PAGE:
On April 8, 1997, the district court granted partial summary judgment to American, issuing a declaratory judgment ruling that "although § 503 does not authorize the DOL to prosecute American for disability discrimination, it does authorize the DOL to enforce American's contractual obligations." American Airlines, Inc. v. Metzler, 958 F.Supp. 273, 277 (N.D.Tex.1997). According to the district court, this section "neither requires affirmative action nor prohibits discrimination. Section 503 simply mandates that federal departments and agencies insert a contractual provision into certain federal contracts with outside contractors. It places the onus on the government, not on the private contractor." Id. at 276.

On July 24, 1997, the district court entered final judgment for American. American Airlines, Inc. v. Hermann, 971 F.Supp. 1096 (N.D.Tex.1997). The court decreed that: (1) § 503 does not authorize the DOL to seek individual remedies, including back pay and reinstatement, for alleged discrimination by American; (2) § 503 does not authorize the DOL to subject American to random compliance review for alleged discrimination against individuals with disabilities at American's Nashville facility; (3) the Assistant Secretary's April 1996 Decision and Remand Order in the ongoing administrative proceedings is set aside insofar as it conflicts with the court's July 24 or the April 8 orders; (4) the DOL is permanently enjoined from administratively prosecuting American; and (5) the issue of whether the administrative complaint was timely is rendered moot. The Secretary timely appealed.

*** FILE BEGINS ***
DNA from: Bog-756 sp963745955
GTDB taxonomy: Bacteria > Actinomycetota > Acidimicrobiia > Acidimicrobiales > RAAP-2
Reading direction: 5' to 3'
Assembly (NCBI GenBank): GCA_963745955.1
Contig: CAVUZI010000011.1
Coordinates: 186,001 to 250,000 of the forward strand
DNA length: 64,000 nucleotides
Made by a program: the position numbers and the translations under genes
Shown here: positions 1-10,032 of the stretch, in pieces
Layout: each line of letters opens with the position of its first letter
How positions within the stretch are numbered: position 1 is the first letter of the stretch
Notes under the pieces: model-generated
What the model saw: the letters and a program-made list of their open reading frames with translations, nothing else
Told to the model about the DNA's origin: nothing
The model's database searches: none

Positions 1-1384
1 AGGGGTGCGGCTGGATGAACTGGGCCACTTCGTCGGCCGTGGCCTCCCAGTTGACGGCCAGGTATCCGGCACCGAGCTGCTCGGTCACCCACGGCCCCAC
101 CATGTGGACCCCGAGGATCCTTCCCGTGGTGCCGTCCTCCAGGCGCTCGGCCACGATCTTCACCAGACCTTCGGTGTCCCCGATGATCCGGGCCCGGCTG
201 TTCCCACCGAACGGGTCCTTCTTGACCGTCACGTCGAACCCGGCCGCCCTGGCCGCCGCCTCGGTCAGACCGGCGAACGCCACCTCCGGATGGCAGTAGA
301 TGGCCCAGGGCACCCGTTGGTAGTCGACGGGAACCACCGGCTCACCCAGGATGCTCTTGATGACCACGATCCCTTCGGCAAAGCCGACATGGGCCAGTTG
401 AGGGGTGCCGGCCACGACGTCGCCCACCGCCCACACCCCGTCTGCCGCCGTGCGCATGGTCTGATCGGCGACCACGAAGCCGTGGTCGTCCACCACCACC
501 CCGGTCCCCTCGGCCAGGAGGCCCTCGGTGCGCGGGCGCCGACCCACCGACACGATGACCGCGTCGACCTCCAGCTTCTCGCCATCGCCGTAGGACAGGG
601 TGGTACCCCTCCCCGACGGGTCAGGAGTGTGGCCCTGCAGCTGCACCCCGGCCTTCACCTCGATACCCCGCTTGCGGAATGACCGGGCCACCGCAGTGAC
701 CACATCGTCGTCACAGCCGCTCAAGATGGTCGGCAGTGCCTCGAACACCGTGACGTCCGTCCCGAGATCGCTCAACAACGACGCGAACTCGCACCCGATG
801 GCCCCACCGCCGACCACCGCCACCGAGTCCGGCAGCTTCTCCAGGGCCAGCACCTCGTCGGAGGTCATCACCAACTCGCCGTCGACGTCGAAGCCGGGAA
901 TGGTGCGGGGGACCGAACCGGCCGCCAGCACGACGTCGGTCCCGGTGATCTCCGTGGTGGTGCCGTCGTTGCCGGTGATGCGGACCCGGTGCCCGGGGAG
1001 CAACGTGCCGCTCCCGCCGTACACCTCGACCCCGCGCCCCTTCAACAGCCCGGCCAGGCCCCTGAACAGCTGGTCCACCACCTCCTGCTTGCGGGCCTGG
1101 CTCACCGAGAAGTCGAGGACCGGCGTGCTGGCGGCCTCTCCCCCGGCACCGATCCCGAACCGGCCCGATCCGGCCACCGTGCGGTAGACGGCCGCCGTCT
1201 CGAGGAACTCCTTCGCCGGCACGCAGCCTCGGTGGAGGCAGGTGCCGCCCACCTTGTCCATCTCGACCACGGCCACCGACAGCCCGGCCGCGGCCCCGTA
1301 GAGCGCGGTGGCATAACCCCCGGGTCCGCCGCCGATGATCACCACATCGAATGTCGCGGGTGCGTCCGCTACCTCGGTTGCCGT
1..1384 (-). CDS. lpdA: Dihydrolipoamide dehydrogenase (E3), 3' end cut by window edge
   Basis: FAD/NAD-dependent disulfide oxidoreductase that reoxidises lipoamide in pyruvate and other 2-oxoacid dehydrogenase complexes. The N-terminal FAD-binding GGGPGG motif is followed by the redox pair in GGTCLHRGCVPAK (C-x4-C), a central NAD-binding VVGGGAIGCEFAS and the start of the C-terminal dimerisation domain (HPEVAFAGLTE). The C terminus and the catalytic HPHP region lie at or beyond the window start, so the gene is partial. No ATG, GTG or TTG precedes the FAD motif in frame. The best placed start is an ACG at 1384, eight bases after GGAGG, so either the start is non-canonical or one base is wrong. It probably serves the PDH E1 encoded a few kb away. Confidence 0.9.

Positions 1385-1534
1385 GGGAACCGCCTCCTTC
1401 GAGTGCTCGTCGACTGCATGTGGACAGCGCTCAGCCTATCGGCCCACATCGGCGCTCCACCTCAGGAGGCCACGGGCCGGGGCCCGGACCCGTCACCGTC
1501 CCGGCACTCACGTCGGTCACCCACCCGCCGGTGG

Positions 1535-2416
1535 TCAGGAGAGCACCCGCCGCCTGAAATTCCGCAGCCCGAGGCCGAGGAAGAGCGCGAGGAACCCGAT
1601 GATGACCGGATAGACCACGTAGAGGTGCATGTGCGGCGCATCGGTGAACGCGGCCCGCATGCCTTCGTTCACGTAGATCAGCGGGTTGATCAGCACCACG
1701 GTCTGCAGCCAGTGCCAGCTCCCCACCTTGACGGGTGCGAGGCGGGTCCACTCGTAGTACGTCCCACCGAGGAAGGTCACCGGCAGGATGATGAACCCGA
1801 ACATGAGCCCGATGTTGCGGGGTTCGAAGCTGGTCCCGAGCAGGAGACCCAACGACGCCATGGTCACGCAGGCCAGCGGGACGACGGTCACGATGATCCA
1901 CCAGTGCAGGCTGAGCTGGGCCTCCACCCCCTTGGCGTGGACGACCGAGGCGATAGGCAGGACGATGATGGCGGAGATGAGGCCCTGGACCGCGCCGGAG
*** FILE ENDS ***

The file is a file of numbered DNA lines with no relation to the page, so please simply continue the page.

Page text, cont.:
A. Final Agency Action and Exhaustion of Administrative Remedies

The Secretary argues that the district court erred in denying the Secretary's motion for summary judgment based on American's failure to exhaust administrative remedies. Specifically, the Secretary argues that because only four of American's 24 affirmative defenses have been addressed in the administrative proceeding and because there has been no hearing and no adjudication of liability or remedy, there has been no "final agency action" under § 10(c) of the APA. Therefore, according to the Secretary, the district court, and hence, this court, lack subject matter jurisdiction.

While the Secretary argues that the Supreme Court's "finality factors" should govern our decision, 4 American argues that we should apply the "exhaustion doctrine" to decide this issue. 5

Courts often decline to review an agency action because it is not final, it is not ripe, or the petitioner did not exhaust available administrative remedies. In many circumstances, the three doctrines are difficult to distinguish, because the same considerations of timing and...